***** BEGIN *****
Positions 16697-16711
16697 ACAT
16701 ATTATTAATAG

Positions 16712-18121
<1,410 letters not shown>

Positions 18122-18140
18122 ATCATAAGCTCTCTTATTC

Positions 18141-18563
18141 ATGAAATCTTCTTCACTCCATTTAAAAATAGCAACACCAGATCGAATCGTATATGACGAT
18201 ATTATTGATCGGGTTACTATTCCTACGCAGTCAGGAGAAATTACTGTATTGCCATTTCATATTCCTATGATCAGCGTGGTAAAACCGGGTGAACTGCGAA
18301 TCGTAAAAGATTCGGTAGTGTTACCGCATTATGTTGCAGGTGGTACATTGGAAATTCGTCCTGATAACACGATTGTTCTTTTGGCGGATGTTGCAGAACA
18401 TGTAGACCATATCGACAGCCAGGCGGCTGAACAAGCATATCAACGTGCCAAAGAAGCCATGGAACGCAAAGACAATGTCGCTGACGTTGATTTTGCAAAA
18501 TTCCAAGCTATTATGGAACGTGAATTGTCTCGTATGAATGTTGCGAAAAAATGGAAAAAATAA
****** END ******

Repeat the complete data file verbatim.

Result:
Positions 16697-16711
16697 ACAT
16701 ATTATTAATAG

Positions 16712-18121
<1,410 letters not shown>

Positions 18122-18140
18122 ATCATAAGCTCTCTTATTC

Positions 18141-18563
18141 ATGAAATCTTCTTCACTCCATTTAAAAATAGCAACACCAGATCGAATCGTATATGACGAT
18201 ATTATTGATCGGGTTACTATTCCTACGCAGTCAGGAGAAATTACTGTATTGCCATTTCATATTCCTATGATCAGCGTGGTAAAACCGGGTGAACTGCGAA
18301 TCGTAAAAGATTCGGTAGTGTTACCGCATTATGTTGCAGGTGGTACATTGGAAATTCGTCCTGATAACACGATTGTTCTTTTGGCGGATGTTGCAGAACA
18401 TGTAGACCATATCGACAGCCAGGCGGCTGAACAAGCATATCAACGTGCCAAAGAAGCCATGGAACGCAAAGACAATGTCGCTGACGTTGATTTTGCAAAA
18501 TTCCAAGCTATTATGGAACGTGAATTGTCTCGTATGAATGTTGCGAAAAAATGGAAAAAATAA